Everyone wins but the American public. 

Consumers end up paying $200 billion in higher costs annually, prospective professionals lose an estimated three million jobs, and millions more Americans find it harder to live where they want due to licensing requirements that vary by state.

Stanley L.Gross in his article Professional Licensure and Quality: The Evidence fails to find evidence that licensure increased quality of services available to the public. He did find that minorities have increasingly harder time of accessing both the profession and the serviced offered to them thus marginalizing the underserved populations even more.

Paul B.Ginsburg and Ernest Moy in Physician Licensure and the Quality of Care conclude that it is the private not professional effort that drives the quality of services offered to the public.

As somebody who personally witnessed peer support and IBCLC education, I can attest that the level of education required to IBCLCs today as evidenced by the exam they have to pass is much lower than lay sector has to offer to a consumer. IBCLC exam is geared at an existing licensed healthcare provider with no knowledge or most importantly experience of breastfeeding to enlighten them of the basics of “lactation management”. As a result an average IBCLC has very little knowledge of nursing at the breast, is very familiar with milk extraction by a pump, and can be of little help with either basic breastfeeding support or advanced clinical cases. As a mother, I would reach out to lay sector for breastfeeding information needs or to specific people who are known to have developed expertise on certain subject. From what I see around me, hospital IBCLC help reduces chances to nurse at the breast due to factors described earlier in the blog (medicinal nature of the profession, indoctrination with medical attitudes towards women, birth practices, nature of modern medicine).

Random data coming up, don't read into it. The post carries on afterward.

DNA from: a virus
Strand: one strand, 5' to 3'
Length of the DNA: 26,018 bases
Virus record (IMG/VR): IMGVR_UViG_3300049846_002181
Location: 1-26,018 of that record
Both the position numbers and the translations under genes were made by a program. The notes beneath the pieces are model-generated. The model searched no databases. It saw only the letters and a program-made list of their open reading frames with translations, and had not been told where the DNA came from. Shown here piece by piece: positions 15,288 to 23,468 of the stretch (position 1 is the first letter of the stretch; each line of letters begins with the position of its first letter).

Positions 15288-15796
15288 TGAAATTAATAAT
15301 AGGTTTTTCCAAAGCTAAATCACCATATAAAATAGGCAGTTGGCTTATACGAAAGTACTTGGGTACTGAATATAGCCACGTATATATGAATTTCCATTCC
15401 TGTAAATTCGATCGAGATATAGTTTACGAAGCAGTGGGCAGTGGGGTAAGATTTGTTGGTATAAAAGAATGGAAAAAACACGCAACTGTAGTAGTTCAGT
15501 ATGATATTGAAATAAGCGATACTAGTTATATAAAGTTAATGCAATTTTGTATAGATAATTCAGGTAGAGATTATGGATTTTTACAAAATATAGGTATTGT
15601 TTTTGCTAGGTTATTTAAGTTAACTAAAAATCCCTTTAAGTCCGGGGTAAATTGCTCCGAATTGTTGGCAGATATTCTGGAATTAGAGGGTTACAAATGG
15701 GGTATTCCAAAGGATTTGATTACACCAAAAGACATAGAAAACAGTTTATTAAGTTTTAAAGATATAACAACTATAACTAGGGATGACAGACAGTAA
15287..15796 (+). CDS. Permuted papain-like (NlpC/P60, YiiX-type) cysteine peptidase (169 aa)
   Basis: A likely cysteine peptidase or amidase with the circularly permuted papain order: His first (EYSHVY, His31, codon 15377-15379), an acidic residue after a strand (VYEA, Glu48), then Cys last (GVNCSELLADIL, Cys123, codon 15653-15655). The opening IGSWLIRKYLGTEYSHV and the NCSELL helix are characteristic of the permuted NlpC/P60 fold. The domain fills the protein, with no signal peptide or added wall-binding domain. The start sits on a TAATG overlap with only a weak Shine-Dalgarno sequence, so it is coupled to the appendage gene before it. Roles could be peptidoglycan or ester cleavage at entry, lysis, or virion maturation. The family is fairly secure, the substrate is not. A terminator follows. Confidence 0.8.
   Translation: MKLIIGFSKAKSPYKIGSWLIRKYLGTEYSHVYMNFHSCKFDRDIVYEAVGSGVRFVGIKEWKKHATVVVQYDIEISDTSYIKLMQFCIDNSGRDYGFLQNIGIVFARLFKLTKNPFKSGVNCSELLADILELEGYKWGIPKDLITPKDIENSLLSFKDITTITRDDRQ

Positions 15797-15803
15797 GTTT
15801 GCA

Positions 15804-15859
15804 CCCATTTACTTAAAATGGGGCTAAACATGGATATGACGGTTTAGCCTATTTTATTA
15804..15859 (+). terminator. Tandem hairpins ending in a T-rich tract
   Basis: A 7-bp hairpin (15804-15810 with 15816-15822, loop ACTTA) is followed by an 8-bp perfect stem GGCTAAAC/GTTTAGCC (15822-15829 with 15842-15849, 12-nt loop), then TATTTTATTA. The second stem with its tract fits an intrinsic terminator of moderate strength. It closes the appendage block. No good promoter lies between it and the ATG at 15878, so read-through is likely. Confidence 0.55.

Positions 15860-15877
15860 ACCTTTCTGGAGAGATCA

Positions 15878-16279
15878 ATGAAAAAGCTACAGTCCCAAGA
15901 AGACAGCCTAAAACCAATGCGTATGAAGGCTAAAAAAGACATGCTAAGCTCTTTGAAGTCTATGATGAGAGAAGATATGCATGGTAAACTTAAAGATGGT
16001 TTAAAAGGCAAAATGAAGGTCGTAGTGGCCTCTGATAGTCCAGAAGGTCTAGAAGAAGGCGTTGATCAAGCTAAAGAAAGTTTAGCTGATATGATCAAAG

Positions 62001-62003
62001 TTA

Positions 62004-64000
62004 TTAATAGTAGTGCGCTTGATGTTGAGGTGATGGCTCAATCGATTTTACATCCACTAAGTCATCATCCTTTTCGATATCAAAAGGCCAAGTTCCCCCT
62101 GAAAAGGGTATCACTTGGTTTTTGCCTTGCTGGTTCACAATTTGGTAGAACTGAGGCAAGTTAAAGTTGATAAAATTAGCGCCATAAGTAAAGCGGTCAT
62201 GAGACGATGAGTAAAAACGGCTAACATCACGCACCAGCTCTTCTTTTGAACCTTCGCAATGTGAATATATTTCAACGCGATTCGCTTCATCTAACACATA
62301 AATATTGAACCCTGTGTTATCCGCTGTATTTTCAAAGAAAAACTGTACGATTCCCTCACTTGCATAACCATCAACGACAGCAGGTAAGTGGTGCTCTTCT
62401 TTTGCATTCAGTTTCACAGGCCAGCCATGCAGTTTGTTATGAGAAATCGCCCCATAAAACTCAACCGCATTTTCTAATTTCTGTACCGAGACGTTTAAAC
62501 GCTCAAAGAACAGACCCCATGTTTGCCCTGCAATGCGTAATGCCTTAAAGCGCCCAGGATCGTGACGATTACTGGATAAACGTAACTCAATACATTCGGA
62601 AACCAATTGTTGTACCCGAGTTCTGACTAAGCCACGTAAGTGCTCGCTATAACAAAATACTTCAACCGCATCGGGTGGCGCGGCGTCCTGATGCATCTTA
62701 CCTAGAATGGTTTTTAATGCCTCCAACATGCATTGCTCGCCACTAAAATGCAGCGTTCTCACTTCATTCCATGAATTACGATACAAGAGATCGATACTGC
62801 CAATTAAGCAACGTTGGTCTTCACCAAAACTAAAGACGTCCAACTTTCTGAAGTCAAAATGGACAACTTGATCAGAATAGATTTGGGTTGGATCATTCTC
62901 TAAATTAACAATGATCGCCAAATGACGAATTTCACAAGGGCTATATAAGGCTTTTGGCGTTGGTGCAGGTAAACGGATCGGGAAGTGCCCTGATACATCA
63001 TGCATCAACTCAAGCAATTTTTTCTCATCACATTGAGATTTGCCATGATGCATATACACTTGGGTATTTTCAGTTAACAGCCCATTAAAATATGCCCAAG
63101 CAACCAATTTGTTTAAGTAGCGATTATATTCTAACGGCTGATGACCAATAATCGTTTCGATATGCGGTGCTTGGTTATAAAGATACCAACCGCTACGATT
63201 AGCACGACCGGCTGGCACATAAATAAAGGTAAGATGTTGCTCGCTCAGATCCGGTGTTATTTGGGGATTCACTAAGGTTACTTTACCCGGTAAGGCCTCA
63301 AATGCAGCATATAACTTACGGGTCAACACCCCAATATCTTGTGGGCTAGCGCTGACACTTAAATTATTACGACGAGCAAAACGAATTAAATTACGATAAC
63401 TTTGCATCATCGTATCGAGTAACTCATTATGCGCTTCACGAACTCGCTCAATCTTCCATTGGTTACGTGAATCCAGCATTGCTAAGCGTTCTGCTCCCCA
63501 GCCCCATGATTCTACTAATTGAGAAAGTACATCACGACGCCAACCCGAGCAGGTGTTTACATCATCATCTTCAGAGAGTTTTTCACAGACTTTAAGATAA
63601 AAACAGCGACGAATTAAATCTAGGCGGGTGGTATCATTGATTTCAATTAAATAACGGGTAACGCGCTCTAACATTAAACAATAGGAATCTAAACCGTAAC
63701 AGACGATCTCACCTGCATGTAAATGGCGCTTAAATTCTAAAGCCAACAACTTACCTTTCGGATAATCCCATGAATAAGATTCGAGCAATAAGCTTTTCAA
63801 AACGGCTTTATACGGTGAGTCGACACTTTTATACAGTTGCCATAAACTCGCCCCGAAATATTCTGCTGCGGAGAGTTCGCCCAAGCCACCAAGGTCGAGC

Finally, a quote from a blog Morning Thoughts by Nikki Lee that attests to the fact that having a flashy title does not render quality, safety, or help.

All the local birthing hospitals are working to implement best practices for new mothers who are breastfeeding. This is now the fulfillment of a career-long dream that I have had for as long as I have worked as a nurse, childbirth educator, and lactation consultant in my region. Hospital culture is changing in favor of breastfeeding; this is a long, slow and important process. YAY!!

I expected my private practice to disappear once the hospitals supported breastfeeding with encouragement and accurate advice. To the contrary, it is expanding. I am surprised. I’ve seen dyads in my private practice who have delivered at all of the local hospitals; this gives me a window into what is going on everywhere in my region. Hospital breastfeeding help has the best of intentions, yet it is not always effective.

[…] a dyad came for both breastfeeding help and craniosacral therapy. The mother had a lovely spontaneous, undisturbed labor in a hospital that is working to meet a deadline for implementing best practice.  The first few hours after birth were wonderful; her baby was skin to skin and crawled to breast and self attached. She kept using this baby-led self-attachment technique until hospital staff and lactation specialists told her to be “more aggressive” when breastfeeding, and not to let the baby control the attachment. She was counseled to sit and to hold her breast in a particular way, to wait for the baby to open wide and then push her baby and breast together.  She was told to feed every 2 to 2 1/2 hours. Breastfeeding then became painful and damaging, leading her to seek help from 3 IBCLCs in community for relief. 2 of the community IBCLCs said the same things that the 2 hospital IBCLCs said; 4 of 5 reinforced that her latch was “shallow” and “wrong”, and gave her lists of corrections. The only useful help they gave was to prescribe a compound that relieved the nipple soreness.

As a result of all the expert advice, she stopped doing the things that she and her baby had figured out in the first few hours after birth.  Breastfeeding then became something dreaded; she would think, “I can’t believe I have to do this again”, before every 2-hour routine of breastfeed, pump, and bottle-feed. She and her partner wondered, “Why are lactation consultants so mean?”





Written by Medical Nemesis

May 2, 2016 at 20:48

Posted in Other

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To nurse, or not to nurse: that is not a question!

Breast. No Bottle.

To nurse, or not to nurse: that is not a question!